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James Harden has put up some lofty numbers this season too, but he says "winning is what it's all about. Period." Do you agree or disagree?
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Steve Aschburner: He had better hope not, because MVPs traditionally come from teams with better records than Harden’s Rockets will manage. Nice of Harden -- who has had a tremendous individual season -- to remind voters for the NBA awards that his team has been more successful in the standings this season than, ahem, some certain other candidates’, but there’s more to it than that. This is an entertainment business, too, as well as one that tracks and compares various achievements over time. I feel confident, too, that if Harden’s team won 60 games every year but thrived most when he played 22 minutes off the bench and averaged 12 points, he wouldn’t be making a similar pronouncement.
Fran Blinebury: I agree that Harden has just made the case for Kawhi Leonard.
Scott Howard-Cooper: In the context of playing in the NBA, yes. But if we’re talking about where it fits into the MVP debate, no. Records matter because it’s one of the layers that helps define greatness. The standings should not be the ultimate judge on the voting outcome, though, and Westbrook is a perfect example. The Thunder have been good. Not top-three good like the Rockets, but good enough to where Westbrook isn’t just a guy putting up numbers on a bad team.
Shaun Powell: To an extent, yes, Harden is right. But when you win a handful of games more than the guy you're competing with for the MVP, I don't see winning as being the difference-maker.
John Schuhmann: For me, the MVP is about team success and the individual that makes the biggest impact on it. So it's a combination of how good your team is and the load that you carry. If two guys are carrying a similarly big load and one team is clearly better than the other, team success should certainly be a factor.
Sekou Smith: In the grand scheme of things, James Harden is 100 percent correct. Winning is what it's all about ... but that doesn't mean that winning will push you over the top in anyone's MVP race. Sometimes it takes more, a compelling narrative, the right relationships with voters, public sentiment being on your side and perhaps maybe more.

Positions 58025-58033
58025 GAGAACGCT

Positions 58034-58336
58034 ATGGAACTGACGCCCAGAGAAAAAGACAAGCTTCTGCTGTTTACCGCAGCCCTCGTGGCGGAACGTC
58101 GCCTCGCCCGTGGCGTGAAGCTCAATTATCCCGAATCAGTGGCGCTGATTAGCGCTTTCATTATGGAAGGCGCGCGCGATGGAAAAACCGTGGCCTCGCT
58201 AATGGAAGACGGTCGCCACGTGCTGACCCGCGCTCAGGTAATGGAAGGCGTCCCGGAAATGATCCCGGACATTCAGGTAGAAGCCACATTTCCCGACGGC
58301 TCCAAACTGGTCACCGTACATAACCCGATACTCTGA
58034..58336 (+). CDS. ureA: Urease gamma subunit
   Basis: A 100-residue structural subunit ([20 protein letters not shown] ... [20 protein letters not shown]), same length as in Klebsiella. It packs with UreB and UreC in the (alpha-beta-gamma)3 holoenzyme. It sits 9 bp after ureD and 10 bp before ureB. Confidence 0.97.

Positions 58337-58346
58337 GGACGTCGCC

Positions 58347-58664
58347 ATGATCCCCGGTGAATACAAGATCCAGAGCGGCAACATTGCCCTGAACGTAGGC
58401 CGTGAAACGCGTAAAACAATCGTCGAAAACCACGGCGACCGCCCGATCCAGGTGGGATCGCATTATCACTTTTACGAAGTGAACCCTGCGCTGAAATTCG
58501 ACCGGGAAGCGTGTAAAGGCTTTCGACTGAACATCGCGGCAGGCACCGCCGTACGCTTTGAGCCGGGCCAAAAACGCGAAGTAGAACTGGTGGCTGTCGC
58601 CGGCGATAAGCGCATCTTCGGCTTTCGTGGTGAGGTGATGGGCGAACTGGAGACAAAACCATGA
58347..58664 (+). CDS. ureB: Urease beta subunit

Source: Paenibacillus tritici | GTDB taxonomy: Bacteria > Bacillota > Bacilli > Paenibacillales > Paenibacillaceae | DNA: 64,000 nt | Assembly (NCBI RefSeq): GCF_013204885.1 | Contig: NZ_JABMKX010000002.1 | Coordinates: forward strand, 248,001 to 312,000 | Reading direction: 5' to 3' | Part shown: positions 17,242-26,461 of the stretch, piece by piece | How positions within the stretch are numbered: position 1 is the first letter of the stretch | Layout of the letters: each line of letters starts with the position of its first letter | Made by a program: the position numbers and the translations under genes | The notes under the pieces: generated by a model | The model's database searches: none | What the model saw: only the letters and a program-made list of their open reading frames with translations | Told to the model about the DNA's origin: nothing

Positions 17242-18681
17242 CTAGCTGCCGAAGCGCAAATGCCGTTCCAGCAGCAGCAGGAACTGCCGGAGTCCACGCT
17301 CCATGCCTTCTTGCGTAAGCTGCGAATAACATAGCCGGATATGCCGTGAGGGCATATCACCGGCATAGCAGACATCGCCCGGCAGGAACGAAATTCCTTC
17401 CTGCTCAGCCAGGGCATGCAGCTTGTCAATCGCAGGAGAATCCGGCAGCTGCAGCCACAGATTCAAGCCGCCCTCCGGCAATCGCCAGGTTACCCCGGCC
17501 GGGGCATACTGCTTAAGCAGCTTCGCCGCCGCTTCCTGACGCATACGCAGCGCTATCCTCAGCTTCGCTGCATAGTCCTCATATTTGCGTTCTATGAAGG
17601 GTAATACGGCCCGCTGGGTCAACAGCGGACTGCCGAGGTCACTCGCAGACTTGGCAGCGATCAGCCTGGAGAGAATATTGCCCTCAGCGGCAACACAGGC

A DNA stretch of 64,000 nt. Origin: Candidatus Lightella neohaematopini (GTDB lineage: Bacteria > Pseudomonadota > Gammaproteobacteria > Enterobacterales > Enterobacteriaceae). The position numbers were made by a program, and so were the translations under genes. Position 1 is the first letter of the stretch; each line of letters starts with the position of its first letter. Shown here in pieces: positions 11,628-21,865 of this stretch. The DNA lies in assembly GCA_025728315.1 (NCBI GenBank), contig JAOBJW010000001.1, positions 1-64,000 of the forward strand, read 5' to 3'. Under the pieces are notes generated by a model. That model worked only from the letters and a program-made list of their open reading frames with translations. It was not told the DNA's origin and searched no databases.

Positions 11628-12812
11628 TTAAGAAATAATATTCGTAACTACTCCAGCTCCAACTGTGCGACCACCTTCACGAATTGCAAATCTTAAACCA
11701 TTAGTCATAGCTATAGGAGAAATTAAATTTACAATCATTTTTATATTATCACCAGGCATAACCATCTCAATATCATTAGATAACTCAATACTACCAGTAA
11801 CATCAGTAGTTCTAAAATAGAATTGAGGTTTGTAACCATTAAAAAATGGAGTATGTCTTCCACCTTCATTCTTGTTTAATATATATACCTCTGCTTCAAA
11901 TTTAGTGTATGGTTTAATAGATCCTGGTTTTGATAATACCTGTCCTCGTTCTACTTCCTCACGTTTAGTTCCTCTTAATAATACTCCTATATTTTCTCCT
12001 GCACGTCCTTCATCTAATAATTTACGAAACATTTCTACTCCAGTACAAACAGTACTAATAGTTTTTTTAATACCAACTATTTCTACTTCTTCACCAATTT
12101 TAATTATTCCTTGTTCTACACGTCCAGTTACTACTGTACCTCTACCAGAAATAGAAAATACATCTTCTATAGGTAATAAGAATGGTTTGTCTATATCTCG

Ian Thomsen: Winning is what it’s all about. On opening night very little was expected of Harden (who didn’t even make All-NBA last year), his team (which underperformed all season before losing its No. 2 star Dwight Howard to free agency) and his coach (Mike D’Antoni was not in high demand after his stints with the Knicks and Lakers). All of that has blurred into the background of Westbrook, who also turned negatives into positives. Instead of being demoralized by Durant’s departure, OKC was emboldened by Westbrook’s drive.
Westbrook didn’t win as many games as Harden, but it’s fair to say that each star maxed-out his team’s potential – the Rockets and Thunder squeezed out as many wins as was possible. Winning matters greatly, but the numbers are relative.
Lang Whitaker: Sure, I agree that winning should probably be the most important thing for any NBA player, on a macro level. But this argument seems to be suggesting that Westbrook is going for individual numbers instead of trying to win? Because the numbers are pretty clear: When Westbrook doesn't get a triple-double, the Thunder are 13-25. When he does get a triple-double? The Thunder are 33-9. So if winning is what it's all about, Westbrook has given his team their best chance at winning all season, coincidentally doing so by piling up triple-doubles.